Doctor Healthy Search

Custom Search
Cancer ExpertCancer Expert: Search
Enter your question and submit. Use a complete English sentence for better results.
Cancer Expert, © 2012-2013, ctSearch - Context Search Engine.

Eating Disorders

|

Many kids — particularly teens — are concerned about how they look and can feel self-conscious about their bodies. This can be especially true when they are going through puberty, and undergo dramatic physical changes and face new social pressures.

Unfortunately, for a growing proportion of kids and teens, that concern can grow into an obsession that can become an eating disorder. Eating disorders such as anorexia nervosa or bulimia nervosa cause dramatic weight fluctuation, interfere with normal daily life, and damage vital body functions.

Parents can help prevent kids from developing an eating disorder by nurturing their self-esteem, and encouraging healthy attitudes about nutrition and appearance. Also, if you are worried that your child may be developing an eating disorder, it's important to intervene and seek proper medical care. This is also true if there is any family history of eating disorders.

About Eating Disorders

Generally, eating disorders involve self-critical, negative thoughts and feelings about body weight and food, and eating habits that disrupt normal body function and daily activities.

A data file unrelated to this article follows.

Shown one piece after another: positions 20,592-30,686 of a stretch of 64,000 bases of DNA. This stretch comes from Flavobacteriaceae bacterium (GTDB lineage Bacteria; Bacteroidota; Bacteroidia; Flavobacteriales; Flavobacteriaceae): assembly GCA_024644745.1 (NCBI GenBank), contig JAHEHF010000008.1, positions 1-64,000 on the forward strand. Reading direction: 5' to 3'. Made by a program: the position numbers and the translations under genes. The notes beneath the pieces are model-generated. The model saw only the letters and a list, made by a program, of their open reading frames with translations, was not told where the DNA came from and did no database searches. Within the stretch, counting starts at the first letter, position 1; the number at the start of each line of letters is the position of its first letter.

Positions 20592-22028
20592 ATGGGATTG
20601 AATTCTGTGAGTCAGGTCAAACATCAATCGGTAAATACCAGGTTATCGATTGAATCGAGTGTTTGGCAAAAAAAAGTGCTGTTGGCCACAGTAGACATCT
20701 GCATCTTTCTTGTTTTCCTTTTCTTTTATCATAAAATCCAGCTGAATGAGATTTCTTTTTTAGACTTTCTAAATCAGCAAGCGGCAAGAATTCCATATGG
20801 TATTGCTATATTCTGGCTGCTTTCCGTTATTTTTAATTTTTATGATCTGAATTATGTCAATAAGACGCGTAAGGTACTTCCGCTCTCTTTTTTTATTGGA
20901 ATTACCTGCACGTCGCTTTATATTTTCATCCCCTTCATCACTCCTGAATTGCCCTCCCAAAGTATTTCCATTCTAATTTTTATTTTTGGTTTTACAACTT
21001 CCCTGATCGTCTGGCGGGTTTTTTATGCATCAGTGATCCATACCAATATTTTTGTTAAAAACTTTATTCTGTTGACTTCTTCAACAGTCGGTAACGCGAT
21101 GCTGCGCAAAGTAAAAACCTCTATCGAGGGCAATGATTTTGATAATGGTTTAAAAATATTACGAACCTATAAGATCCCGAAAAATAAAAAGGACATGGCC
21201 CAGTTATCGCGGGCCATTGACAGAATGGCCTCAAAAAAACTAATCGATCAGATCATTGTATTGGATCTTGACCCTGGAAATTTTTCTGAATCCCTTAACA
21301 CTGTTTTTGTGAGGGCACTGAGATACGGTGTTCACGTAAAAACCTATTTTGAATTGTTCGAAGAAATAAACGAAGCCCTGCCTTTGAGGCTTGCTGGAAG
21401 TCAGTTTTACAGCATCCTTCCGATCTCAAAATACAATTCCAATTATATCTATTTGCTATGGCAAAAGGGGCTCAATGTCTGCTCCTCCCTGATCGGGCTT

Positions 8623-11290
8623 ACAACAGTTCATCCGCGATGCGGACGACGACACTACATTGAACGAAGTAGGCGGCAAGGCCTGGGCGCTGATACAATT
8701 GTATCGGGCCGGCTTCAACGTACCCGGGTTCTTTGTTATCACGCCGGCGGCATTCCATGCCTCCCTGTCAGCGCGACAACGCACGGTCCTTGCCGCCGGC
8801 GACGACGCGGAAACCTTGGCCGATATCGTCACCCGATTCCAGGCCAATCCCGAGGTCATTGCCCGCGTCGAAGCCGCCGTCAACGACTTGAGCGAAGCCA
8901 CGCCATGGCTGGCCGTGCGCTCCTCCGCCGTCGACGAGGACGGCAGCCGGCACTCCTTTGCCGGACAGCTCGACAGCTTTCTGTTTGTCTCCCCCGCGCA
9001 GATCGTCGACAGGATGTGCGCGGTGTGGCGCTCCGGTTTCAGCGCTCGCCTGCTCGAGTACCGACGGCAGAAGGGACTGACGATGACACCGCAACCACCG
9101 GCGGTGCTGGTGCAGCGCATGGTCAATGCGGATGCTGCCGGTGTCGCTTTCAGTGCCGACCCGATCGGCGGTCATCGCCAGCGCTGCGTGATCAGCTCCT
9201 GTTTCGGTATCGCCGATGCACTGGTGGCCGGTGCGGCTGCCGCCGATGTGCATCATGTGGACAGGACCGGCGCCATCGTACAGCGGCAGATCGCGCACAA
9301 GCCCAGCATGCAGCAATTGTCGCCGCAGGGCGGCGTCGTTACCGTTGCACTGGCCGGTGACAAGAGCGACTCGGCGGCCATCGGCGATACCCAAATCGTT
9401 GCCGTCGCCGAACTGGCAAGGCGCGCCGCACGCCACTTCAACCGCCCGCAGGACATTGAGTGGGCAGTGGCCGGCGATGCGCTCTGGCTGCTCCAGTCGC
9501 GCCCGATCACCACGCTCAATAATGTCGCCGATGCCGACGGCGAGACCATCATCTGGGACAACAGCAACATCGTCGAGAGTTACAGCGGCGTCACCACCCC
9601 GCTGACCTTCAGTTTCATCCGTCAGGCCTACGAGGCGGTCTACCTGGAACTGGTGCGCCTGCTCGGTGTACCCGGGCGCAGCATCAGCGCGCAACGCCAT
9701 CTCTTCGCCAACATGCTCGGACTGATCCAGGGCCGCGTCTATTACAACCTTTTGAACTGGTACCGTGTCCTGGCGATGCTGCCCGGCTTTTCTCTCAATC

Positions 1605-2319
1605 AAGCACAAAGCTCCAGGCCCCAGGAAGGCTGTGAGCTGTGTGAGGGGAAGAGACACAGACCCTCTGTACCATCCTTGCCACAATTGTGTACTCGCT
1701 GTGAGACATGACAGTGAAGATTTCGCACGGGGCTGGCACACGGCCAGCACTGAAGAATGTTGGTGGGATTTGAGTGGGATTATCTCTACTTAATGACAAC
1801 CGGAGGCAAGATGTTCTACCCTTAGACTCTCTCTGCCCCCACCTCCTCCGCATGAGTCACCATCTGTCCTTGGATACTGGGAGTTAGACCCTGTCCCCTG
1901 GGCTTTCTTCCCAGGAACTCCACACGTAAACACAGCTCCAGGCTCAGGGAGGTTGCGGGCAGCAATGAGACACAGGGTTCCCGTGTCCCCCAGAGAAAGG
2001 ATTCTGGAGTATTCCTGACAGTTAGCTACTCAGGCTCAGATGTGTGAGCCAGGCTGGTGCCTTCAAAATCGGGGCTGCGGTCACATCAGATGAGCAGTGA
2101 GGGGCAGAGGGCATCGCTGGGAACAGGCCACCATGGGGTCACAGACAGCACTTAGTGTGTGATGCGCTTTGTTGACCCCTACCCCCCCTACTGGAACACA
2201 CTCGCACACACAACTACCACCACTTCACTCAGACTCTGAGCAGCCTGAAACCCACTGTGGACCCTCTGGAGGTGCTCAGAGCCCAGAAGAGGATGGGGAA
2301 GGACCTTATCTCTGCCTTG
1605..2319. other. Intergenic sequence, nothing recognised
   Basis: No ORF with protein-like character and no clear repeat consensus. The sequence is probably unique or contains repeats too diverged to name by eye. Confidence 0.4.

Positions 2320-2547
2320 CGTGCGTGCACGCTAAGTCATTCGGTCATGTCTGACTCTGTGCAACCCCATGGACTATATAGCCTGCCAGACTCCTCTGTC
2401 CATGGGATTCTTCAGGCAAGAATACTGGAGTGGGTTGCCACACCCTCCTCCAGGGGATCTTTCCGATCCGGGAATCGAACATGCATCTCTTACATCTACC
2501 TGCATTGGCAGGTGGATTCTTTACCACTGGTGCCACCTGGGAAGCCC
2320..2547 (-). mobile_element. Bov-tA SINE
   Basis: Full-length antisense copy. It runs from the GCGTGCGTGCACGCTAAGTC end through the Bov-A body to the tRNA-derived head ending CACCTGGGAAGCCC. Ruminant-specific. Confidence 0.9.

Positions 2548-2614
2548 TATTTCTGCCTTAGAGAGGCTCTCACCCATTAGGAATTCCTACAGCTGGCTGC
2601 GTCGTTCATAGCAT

While more common among girls, eating disorders can affect boys, too. They're so common in the U.S. that 1 or 2 out of every 100 kids will struggle with one, most commonly anorexia or bulimia. Unfortunately, many kids and teens successfully hide eating disorders from their families for months or even years.

People with anorexia have an extreme fear of weight gain and a distorted view of their body size and shape. As a result, they strive to maintain a very low body weight. Some restrict their food intake by dieting, fasting, or excessive exercise. They hardly eat at all and often try to eat as few calories as possible, frequently obsessing over food intake. The small amount of food they do eat becomes an obsession.

Bulimia is characterized by habitual binge eating and purging. Someone with bulimia may undergo weight fluctuations, but rarely experiences the low weight associated with anorexia. Both disorders can involve compulsive exercise or other forms of purging food they have eaten, such as by self-induced vomiting or laxative use.

Although anorexia and bulimia are very similar, people with anorexia are usually very thin and underweight but those with bulimia may be a normal weight or even overweight. Binge eating disorders, food phobia, and body image disorders are also becoming increasingly common in adolescence.

It's important to remember that eating disorders can easily get out of hand and are difficult habits to break. Eating disorders are serious clinical problems that require professional treatment by doctors, therapists, and nutritionists.

1 comments:

Michael Trier said...

Really liked your post and very interesting. Thanks for sharing your experience regarding eating disorder.
What is EFT

Post a Comment